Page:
Agreement could move hundreds of species closer to ESA listing

Scores of imperiled species, ranging from the walrus to the wolverine, will move to the front of the line in the Fish and Wildlife Service's backlog of pending Endangered Species Act listing decisions under a new agreement finalized this week by the agency and one of its most litigious critics.

The settlement between FWS and the Center for Biological Diversity, awaiting approval from U.S. District Judge Emmet Sullivan in Washington, D.C., clears the way for the agency to issue ESA determinations over the next six years on 261 animals and plants that have been deemed to warrant federal protection but have yet to be added to the endangered species list.

If approved by the court, the agreement "will allow the Fish and Wildlife Service to focus its resources on the species most in need of protection under the Endangered Species Act," said Vanessa Kauffman, a spokeswoman for FWS.

The deal expands a landmark agreement reached in May between FWS and another environmental group, WildEarth Guardians, which CBD had challenged on the basis that it omitted some key species (Land Letter, May 12).

FWS will now take action on all of the 253 ESA "candidate species" that were subject to the previous agreement, plus another eight species of interest specifically to CBD: the cactus ferruginous pygmy owl, Mount Charleston blue butterfly, spring pygmy sunfish, ashy storm-petrel, eastern small-footed bat, North American wolverine, northern long-eared bat and Pacific walrus. Three of those -- the butterfly, wolverine and walrus -- are candidate species; the others have not been put on FWS's waiting list.

FWS has already begun reviews for most of those species, Kauffman said, and some, such as the Southwest's cactus ferruginous pygmy owl and southern Nevada's Mount Charleston blue butterfly, will receive listing decisions within the next year or two. The rest will be spread out over the next six years, with the last decision to be issued no later than fiscal 2018, according to a schedule included in the agreement.

Candidate species are those that FWS has determined are eligible for protection as threatened or endangered under ESA but that cannot be listed because of other more pressing needs. Environmental groups have long argued that species languish on the candidate list too long, and WildEarth Guardians and the Center for Biological Diversity have filed countless lawsuits over the years to try to spur FWS to act more quickly.

FWS, in turn, has consistently countered that the delays are due in large part to the diversion of resources required to deal with such lawsuits. The new agreement will free up the agency's listing program staff to focus on decisionmaking instead of "costly and time-consuming litigation," Kauffman said.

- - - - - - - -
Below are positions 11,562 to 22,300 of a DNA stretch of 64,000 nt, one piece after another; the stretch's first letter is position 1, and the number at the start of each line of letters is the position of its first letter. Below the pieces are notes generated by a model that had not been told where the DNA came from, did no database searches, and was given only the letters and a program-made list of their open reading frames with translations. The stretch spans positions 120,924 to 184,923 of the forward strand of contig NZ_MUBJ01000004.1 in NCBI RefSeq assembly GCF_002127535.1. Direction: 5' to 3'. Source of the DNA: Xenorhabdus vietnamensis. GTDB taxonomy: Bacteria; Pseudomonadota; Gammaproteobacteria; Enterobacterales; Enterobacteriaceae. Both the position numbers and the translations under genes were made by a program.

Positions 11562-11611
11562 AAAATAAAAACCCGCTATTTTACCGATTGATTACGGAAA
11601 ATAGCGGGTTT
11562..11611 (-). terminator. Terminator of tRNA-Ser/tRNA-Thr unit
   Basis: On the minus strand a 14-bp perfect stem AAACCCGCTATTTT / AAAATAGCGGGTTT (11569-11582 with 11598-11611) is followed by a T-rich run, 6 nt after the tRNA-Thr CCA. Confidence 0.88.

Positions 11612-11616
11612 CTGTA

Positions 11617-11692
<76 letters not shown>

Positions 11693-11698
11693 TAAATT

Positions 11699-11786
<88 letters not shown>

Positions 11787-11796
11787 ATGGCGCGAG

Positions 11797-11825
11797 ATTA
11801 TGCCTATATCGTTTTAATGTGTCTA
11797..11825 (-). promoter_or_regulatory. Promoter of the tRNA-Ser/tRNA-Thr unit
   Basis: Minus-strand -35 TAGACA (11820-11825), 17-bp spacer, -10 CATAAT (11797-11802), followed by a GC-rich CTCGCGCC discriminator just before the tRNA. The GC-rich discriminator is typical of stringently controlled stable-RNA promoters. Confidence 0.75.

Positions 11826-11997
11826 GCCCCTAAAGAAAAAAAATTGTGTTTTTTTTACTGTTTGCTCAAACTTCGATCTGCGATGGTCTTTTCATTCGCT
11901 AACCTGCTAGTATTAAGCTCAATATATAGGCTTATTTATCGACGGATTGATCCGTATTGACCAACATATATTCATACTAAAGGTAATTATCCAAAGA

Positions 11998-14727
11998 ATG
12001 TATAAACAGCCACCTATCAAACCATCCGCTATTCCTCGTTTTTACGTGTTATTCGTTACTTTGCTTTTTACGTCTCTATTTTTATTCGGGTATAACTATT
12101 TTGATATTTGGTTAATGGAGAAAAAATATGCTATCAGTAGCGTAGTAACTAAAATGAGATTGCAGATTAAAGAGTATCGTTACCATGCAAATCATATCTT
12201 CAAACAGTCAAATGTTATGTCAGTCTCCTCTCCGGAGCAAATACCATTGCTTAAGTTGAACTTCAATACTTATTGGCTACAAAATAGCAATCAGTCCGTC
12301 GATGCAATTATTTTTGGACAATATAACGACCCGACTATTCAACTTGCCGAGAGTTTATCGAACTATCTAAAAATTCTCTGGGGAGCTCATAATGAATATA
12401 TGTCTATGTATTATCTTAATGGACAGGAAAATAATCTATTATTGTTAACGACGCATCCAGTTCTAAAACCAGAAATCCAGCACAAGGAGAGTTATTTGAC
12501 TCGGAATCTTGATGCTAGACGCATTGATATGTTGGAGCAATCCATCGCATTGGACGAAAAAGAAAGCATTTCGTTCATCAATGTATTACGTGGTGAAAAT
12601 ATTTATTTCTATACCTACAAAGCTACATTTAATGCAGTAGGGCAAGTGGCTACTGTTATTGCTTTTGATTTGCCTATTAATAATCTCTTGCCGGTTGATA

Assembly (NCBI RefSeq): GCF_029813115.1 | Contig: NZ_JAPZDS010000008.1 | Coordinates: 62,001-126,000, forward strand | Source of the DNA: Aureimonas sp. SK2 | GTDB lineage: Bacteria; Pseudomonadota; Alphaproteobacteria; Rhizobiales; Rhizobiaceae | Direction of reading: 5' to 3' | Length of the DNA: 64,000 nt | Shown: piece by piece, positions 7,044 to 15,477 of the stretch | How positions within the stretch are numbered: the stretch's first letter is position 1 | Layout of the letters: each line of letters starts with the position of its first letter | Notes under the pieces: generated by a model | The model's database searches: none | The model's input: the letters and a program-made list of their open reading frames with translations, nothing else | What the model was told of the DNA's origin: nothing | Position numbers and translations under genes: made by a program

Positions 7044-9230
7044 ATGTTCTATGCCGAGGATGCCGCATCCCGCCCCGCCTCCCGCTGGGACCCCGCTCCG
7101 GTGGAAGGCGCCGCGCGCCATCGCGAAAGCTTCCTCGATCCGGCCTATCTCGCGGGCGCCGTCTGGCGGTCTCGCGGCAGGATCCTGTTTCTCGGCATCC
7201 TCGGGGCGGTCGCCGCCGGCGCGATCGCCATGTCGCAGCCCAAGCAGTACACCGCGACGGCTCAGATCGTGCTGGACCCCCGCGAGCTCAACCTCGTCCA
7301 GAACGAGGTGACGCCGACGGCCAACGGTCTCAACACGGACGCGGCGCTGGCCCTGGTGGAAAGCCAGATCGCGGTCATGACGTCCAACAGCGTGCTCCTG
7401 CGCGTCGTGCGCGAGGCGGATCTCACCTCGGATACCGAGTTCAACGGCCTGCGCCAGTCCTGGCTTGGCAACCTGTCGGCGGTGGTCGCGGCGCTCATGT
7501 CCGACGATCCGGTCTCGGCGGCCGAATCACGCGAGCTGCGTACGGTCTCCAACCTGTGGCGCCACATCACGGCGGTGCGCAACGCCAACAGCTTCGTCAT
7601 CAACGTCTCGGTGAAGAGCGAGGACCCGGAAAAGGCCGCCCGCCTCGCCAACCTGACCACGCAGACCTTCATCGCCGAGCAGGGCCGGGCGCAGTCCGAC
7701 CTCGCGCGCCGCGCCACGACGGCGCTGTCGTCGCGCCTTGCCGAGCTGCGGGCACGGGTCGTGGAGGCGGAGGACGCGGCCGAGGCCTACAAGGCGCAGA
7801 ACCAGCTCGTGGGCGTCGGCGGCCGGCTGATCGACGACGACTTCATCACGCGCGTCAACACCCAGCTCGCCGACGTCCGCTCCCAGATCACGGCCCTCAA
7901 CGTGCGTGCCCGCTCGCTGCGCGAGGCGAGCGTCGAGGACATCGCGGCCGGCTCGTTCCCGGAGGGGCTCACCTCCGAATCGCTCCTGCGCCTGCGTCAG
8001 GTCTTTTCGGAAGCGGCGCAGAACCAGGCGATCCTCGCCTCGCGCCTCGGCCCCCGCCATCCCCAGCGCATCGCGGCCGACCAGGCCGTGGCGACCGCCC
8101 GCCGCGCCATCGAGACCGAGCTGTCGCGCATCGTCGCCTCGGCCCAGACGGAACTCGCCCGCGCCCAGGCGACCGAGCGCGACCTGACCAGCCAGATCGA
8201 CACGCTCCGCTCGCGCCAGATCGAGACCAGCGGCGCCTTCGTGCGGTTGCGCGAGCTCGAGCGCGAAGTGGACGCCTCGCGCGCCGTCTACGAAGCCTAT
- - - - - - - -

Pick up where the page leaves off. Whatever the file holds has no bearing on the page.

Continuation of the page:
The deal assumes that funding levels will remain more or less constant over the next six years. If they fall, FWS can request an extension of the listing decision deadlines.

FWS will also address a backlog of more than 600 petitions urging the agency to take a range of actions, from assessing whether there is enough scientific information to justify considering a species for federal protection to issuing a final listing decision.

Since 2007, environmental groups have petitioned to list about 1,000 species, according to FWS (E&ENews PM, July 12).

Species named in the petitions include the black-footed albatross, California golden trout, Mojave fringe-toed lizard, Mexican gray wolf, 42 species of Great Basin springsnails, and the San Bernardino flying squirrel. All of those findings will be issued either this fiscal year or next, according to the agreement.

A menagerie in limbo

The hundreds of species included in the two agreements span the plant and animal kingdoms and face a wide range of threats. Some, such as the wolverine and the Pacific walrus, which is vulnerable to habitat loss from the accelerating decline of Arctic sea ice, have seen their habitats altered by climate change (Land Letter, Feb. 17).

Others, such as the Rio Grande cutthroat trout, both the greater and Mono Basin sage grouse, and the Pacific fisher, a cat-like relative of minks and otters, have suffered from various forms of development, including road building, oil and gas development and logging, according to the groups seeking their protection.

Disease is also driving the decline of numerous species. The northern long-eared bat, for instance, which FWS is to decide whether to list by fiscal 2013, is one of several bat species devastated by white-nose syndrome, which has killed more than one million cave-hibernating bats in the eastern United States and Canada since its discovery in 2006.

While the species included in the agreement span the country, the West Coast, Hawaii, Southwest and Southeast "are America's extinction hot spots," said Kieran Suckling, executive director for the Center for Biological Diversity, based in Tuscon, Ariz. "Most of the species lost in the past century lived there, and most of those threatened with extinction in the next decade live there, as well."

The ESA currently protects more than 1,300 species in the United States and about 570 species abroad.

Click here for a list of ESA candidate species.

Reese writes from Santa Fe, N.M.

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